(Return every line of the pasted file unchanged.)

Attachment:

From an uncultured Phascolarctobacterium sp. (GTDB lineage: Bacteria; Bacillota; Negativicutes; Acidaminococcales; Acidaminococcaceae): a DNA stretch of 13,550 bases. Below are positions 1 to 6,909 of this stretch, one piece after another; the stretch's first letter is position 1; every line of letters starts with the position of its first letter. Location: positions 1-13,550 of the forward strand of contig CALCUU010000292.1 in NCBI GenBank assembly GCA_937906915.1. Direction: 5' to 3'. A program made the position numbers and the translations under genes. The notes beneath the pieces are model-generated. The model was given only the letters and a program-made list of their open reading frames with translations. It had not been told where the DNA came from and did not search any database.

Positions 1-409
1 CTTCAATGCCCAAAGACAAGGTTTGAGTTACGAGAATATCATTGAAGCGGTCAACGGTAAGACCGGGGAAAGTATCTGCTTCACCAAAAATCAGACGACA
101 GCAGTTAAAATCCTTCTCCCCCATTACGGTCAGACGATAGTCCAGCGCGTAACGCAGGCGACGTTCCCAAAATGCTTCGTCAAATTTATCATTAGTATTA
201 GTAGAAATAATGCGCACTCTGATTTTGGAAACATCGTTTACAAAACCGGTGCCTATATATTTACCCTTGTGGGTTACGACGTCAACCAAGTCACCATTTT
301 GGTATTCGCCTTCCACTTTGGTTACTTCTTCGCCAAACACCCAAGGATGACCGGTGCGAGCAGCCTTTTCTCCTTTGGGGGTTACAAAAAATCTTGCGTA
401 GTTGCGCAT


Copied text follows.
From an uncultured Phascolarctobacterium sp. (GTDB lineage: Bacteria; Bacillota; Negativicutes; Acidaminococcales; Acidaminococcaceae): a DNA stretch of 13,550 bases. Below are positions 1 to 6,909 of this stretch, one piece after another; the stretch's first letter is position 1; every line of letters starts with the position of its first letter. Location: positions 1-13,550 of the forward strand of contig CALCUU010000292.1 in NCBI GenBank assembly GCA_937906915.1. Direction: 5' to 3'. A program made the position numbers and the translations under genes. The notes beneath the pieces are model-generated. The model was given only the letters and a program-made list of their open reading frames with translations. It had not been told where the DNA came from and did not search any database.

Positions 1-409
1 CTTCAATGCCCAAAGACAAGGTTTGAGTTACGAGAATATCATTGAAGCGGTCAACGGTAAGACCGGGGAAAGTATCTGCTTCACCAAAAATCAGACGACA
101 GCAGTTAAAATCCTTCTCCCCCATTACGGTCAGACGATAGTCCAGCGCGTAACGCAGGCGACGTTCCCAAAATGCTTCGTCAAATTTATCATTAGTATTA
201 GTAGAAATAATGCGCACTCTGATTTTGGAAACATCGTTTACAAAACCGGTGCCTATATATTTACCCTTGTGGGTTACGACGTCAACCAAGTCACCATTTT
301 GGTATTCGCCTTCCACTTTGGTTACTTCTTCGCCAAACACCCAAGGATGACCGGTGCGAGCAGCCTTTTCTCCTTTGGGGGTTACAAAAAATCTTGCGTA
401 GTTGCGCAT